# Physics: Post your doubts here!

#### redox233

CAN ANYONE HELP ME SOLVE THIS QUESTION?

#### PlanetMaster

View attachment 70291

CAN ANYONE HELP ME SOLVE THIS QUESTION?
Since this is an MCQ, lets first do a quick sanity check. The cube is floating in equilibrium in mercury so the density of mercury should be heaver than the cube itself i.e the answer is either C or D.
Now, the cube floats 42% above the surface and therefore the immersed part i.e. the part that displaces mercury is 100-42% = 58% or 0.58.

Now we can have p1/v1 = p2/v2 where
p1 is the density of mercury,
p2 is the density of iron,
and therefore p1 = p2(v1/v2)
This gives us p1 = 7900/0.58 = 13,621 kg/m^3

#### redox233

Since this is an MCQ, lets first do a quick sanity check. The cube is floating in equilibrium in mercury so the density of mercury should be heaver than the cube itself i.e the answer is either C or D.
Now, the cube floats 42% above the surface and therefore the immersed part i.e. the part that displaces mercury is 100-42% = 58% or 0.58.

Now we can have p1/v1 = p2/v2 where
p1 is the density of mercury,
p2 is the density of iron,
and therefore p1 = p2(v1/v2)
This gives us p1 = 7900/0.58 = 13,621 kg/m^3
thankyou but can you please tell which formula is p1v1=p2v2 and what do v1 and v2 signify here?

#### PlanetMaster

thankyou but can you please tell which formula is p1v1=p2v2 and what do v1 and v2 signify here?
Since this is a MCQ question, I skipped a lot of steps and used just ratios and the ratio based on simply density=mass/vol. This is where p1v1=p2v2 comes from.

To elaborate the steps, lets first consider the immersed part where weight of solid equals the weight of liquid displaced.
[imath]W_{s}=W_{ld}[/imath]
And since w=mg, we get
[imath]m_{s}g=m_{ld}*g[/imath]\
And since density=mass/vol, we get
[imath]P_{s}V_{s}=P_{ld}V_{ld}[/imath] as g cancels out
Now volume of liquid displaced is equal to the volume of the immersed portion, so lets write it as
[imath]P_{s}V_{s}=P_{ld}V_{imm}[/imath]
Now we rearrange as
[imath]\frac{P_{s}}{P_{l}}=\frac{V_{imm}}{V_{s}}=0.58[/imath]
And so
[imath]P_{l}=\frac{P_{s}}{0.58}=\frac{7900}{0.58}=13621\:kg\:m\:^{-3}[/imath]

Hope that helps!

#### redox233

Since this is a MCQ question, I skipped a lot of steps and used just ratios and the ratio based on simply density=mass/vol. This is where p1v1=p2v2 comes from.

To elaborate the steps, lets first consider the immersed part where weight of solid equals the weight of liquid displaced.
[imath]W_{s}=W_{ld}[/imath]
And since w=mg, we get
[imath]m_{s}g=m_{ld}*g[/imath]\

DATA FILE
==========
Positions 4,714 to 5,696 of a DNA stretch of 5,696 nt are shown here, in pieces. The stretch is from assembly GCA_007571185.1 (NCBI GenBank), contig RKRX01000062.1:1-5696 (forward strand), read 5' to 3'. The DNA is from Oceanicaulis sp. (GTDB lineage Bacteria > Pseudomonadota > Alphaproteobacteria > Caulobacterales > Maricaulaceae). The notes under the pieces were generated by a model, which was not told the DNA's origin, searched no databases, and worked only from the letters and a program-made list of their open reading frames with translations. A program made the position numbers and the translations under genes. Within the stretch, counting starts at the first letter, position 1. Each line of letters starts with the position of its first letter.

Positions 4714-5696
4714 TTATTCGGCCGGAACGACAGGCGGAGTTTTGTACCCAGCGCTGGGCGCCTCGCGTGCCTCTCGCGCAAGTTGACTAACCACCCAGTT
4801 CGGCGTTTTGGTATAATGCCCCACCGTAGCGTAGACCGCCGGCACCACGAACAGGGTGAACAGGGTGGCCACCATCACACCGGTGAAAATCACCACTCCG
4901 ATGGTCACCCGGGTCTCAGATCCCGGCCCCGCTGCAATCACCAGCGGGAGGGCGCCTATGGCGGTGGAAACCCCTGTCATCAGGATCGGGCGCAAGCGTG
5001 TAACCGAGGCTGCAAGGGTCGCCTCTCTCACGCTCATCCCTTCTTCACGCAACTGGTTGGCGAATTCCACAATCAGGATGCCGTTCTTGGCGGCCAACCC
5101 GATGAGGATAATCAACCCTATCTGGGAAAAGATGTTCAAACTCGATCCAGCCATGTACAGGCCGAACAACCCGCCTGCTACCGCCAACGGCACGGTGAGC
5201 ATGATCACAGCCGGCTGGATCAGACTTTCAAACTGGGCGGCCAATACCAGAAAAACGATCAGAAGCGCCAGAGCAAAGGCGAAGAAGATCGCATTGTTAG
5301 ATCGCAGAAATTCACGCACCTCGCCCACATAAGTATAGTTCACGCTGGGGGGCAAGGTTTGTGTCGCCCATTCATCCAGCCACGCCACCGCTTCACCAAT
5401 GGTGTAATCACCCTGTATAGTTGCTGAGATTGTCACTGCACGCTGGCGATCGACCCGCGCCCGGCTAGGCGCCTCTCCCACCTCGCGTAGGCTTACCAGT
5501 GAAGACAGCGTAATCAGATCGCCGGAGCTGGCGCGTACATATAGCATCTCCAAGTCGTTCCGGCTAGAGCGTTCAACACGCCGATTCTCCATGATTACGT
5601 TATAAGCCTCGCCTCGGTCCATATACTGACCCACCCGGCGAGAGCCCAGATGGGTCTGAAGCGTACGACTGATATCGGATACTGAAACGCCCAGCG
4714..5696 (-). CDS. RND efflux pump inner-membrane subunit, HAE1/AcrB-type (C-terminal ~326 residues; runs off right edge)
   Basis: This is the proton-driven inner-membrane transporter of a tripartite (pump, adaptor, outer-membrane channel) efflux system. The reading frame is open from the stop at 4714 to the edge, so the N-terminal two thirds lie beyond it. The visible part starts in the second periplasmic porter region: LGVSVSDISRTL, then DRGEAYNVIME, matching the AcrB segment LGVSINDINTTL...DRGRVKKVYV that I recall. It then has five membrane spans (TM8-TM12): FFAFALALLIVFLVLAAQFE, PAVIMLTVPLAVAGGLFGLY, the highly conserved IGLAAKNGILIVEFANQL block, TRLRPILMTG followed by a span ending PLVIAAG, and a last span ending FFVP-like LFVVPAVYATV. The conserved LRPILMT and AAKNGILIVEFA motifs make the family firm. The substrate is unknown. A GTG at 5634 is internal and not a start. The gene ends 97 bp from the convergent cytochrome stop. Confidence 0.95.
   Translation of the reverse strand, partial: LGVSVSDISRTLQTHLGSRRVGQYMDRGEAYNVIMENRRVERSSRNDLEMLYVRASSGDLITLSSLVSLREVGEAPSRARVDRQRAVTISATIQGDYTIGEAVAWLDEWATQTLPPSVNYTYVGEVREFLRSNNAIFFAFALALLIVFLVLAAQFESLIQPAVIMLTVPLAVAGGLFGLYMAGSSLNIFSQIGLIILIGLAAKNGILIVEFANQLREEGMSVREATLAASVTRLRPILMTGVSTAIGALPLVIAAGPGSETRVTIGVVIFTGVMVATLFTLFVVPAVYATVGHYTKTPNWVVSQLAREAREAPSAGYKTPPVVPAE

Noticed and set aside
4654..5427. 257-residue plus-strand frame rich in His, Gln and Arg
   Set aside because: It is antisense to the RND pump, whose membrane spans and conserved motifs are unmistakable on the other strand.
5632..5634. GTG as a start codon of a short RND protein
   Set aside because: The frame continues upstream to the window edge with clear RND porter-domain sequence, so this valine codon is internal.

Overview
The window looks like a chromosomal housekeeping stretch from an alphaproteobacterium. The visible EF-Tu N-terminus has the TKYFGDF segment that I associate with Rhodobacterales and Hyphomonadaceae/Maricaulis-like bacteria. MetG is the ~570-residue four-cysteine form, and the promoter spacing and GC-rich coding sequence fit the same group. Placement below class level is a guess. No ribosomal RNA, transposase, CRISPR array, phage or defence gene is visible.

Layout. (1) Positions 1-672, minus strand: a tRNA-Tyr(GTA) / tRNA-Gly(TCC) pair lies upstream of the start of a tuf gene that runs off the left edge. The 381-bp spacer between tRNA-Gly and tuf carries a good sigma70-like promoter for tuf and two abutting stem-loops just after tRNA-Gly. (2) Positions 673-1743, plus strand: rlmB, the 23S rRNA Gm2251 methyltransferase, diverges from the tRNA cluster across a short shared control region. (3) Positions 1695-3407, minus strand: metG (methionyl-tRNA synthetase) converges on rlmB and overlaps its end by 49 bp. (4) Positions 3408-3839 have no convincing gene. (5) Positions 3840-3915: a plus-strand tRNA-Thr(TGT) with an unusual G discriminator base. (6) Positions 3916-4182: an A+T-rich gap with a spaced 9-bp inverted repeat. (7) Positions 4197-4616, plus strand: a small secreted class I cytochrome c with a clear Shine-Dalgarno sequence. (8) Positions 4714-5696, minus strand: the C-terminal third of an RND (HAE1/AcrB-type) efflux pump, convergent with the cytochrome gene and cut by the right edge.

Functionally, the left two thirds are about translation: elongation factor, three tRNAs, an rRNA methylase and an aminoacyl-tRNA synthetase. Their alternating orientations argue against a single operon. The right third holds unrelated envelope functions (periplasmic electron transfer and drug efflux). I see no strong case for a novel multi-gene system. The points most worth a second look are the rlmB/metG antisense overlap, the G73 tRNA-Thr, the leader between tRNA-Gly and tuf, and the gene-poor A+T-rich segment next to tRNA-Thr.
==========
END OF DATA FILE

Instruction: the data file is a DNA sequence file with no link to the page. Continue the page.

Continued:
And since density=mass/vol, we get
[imath]P_{s}V_{s}=P_{ld}V_{ld}[/imath] as g cancels out
Now volume of liquid displaced is equal to the volume of the immersed portion, so lets write it as
[imath]P_{s}V_{s}=P_{ld}V_{imm}[/imath]
Now we rearrange as
[imath]\frac{P_{s}}{P_{l}}=\frac{V_{imm}}{V_{s}}=0.58[/imath]
And so
[imath]P_{l}=\frac{P_{s}}{0.58}=\frac{7900}{0.58}=13621\:kg\:m\:^{-3}[/imath]

Hope that helps!
thankyou so much

#### redox233

CAN SOMEONE PLEASE EXPLAIN THIS QUESTION. THE ANSWER IS D

#### PlanetMaster

View attachment 70388

CAN SOMEONE PLEASE EXPLAIN THIS QUESTION. THE ANSWER IS D
Resistance of wire [imath]R = \frac{ρL}{A}[/imath]
And cross sectional area [imath]A = \frac{πd^{2}}{4}[/imath]

When the wire is stretched, the diameter is reduced to 94%.
This causes the area of stretched wire to be
[imath]A_{s} = \frac{π(0.94d)^{2}}{4} = 0.8836(\frac{πd^{2}}{4})[/imath] = 0.8836A

Volume of the wire is cross-sectional area x length,
[imath]V = AL[/imath]
And since the volume of the wire is unchanged,
[imath]AL=A_{s}L_{s}[/imath]
and the diameter is reduced to 94%, the length has to be
[imath](\frac{πd^{2}}{4})L=(\frac{π(0.94d^{2})}{4})(L_{s})[/imath]
[imath]L_{s}=\frac{L}{0.94^{2}}[/imath]

So, the length of the stretched wire is [imath]\frac{L}{0.94^{2}}[/imath] or [imath]1.132L[/imath]

Resistance of wire [imath]R = \frac{ρL}{A}[/imath]

So Resistance of stretched wire
[imath]R_{s} = \frac{ρL_{s}}{A_{s}} = \frac{ρ(1.132L)}{0.8836A} = 1.28\frac{ρL}{A} = 1.28R[/imath]

Hope this explains!

tysm

#### redox233

Resistance of wire [imath]R = \frac{ρL}{A}[/imath]
And cross sectional area [imath]A = \frac{πd^{2}}{4}[/imath]

When the wire is stretched, the diameter is reduced to 94%.
This causes the area of stretched wire to be
[imath]A_{s} = \frac{π(0.94d)^{2}}{4} = 0.8836(\frac{πd^{2}}{4})[/imath] = 0.8836A

Volume of the wire is cross-sectional area x length,
[imath]V = AL[/imath]
And since the volume of the wire is unchanged,
[imath]AL=A_{s}L_{s}[/imath]
and the diameter is reduced to 94%, the length has to be
[imath](\frac{πd^{2}}{4})L=(\frac{π(0.94d^{2})}{4})(L_{s})[/imath]
[imath]L_{s}=\frac{L}{0.94^{2}}[/imath]

So, the length of the stretched wire is [imath]\frac{L}{0.94^{2}}[/imath] or [imath]1.132L[/imath]

Resistance of wire [imath]R = \frac{ρL}{A}[/imath]

So Resistance of stretched wire
[imath]R_{s} = \frac{ρL_{s}}{A_{s}} = \frac{ρ(1.132L)}{0.8836A} = 1.28\frac{ρL}{A} = 1.28R[/imath]

Hope this explains!
wont we subtract 0.94 from 1D as it says DECREASED BY 94%

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#### PlanetMaster

wont

wont we subtract 0.94 from 1D as it says DECREASED BY 94%
It says decreases to 94%!
If it were decreases by 94%, then we would subtract 0.94 from 1.